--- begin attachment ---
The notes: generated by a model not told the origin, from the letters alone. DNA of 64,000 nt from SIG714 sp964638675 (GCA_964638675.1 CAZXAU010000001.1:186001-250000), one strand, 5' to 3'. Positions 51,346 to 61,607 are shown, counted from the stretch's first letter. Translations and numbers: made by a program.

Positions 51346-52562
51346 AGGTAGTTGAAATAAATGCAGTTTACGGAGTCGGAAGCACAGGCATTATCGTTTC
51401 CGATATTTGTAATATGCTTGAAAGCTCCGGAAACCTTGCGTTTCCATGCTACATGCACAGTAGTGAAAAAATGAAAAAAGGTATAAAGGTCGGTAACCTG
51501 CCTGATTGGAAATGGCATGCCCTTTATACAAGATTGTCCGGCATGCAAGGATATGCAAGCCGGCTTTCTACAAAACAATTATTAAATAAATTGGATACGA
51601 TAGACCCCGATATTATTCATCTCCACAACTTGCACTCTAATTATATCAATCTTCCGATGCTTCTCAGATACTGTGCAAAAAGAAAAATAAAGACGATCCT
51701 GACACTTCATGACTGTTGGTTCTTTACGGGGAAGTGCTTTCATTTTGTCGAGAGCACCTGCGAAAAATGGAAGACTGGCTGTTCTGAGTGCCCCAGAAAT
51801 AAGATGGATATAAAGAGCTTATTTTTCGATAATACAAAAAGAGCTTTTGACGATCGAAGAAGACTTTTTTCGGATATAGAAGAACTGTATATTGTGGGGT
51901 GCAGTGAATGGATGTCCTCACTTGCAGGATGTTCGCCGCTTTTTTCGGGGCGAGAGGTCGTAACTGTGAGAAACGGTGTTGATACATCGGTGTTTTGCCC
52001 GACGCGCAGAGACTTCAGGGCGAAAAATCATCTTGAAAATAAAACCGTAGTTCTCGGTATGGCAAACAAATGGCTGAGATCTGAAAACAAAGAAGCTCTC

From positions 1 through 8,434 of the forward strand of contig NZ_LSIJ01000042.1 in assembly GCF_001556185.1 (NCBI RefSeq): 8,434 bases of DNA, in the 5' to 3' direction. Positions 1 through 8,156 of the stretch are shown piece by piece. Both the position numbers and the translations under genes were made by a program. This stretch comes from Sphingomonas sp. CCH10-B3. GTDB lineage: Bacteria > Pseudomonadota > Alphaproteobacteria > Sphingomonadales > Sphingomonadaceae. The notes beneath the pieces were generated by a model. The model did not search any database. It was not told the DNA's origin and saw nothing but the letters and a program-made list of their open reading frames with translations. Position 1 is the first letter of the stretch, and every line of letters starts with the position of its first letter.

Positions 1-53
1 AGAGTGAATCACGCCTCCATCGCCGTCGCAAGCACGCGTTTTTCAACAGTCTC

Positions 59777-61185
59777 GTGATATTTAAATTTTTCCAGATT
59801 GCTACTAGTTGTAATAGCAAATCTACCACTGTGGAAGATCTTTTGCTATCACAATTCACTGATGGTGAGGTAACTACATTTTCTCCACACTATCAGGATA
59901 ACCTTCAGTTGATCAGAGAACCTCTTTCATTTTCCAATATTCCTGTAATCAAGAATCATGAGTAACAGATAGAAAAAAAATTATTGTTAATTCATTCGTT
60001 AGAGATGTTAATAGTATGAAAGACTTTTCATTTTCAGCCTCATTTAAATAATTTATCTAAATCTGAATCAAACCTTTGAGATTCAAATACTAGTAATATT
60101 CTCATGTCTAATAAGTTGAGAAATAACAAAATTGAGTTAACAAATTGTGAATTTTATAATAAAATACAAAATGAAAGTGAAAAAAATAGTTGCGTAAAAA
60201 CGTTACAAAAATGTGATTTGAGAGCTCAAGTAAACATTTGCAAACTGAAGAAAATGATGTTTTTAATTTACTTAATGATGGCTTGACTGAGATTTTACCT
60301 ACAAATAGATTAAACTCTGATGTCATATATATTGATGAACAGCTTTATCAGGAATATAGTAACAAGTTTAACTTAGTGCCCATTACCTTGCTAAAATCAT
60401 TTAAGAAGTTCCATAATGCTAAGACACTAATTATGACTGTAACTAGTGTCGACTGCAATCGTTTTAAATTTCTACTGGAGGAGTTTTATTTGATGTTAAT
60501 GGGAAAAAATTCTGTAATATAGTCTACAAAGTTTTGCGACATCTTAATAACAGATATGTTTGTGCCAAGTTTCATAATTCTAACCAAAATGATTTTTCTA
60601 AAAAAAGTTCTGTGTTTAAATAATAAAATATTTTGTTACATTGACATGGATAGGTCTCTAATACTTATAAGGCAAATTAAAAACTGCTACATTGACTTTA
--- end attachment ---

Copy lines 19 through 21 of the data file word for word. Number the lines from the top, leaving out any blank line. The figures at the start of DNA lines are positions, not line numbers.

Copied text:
60101 CTCATGTCTAATAAGTTGAGAAATAACAAAATTGAGTTAACAAATTGTGAATTTTATAATAAAATACAAAATGAAAGTGAAAAAAATAGTTGCGTAAAAA
60201 CGTTACAAAAATGTGATTTGAGAGCTCAAGTAAACATTTGCAAACTGAAGAAAATGATGTTTTTAATTTACTTAATGATGGCTTGACTGAGATTTTACCT
60301 ACAAATAGATTAAACTCTGATGTCATATATATTGATGAACAGCTTTATCAGGAATATAGTAACAAGTTTAACTTAGTGCCCATTACCTTGCTAAAATCAT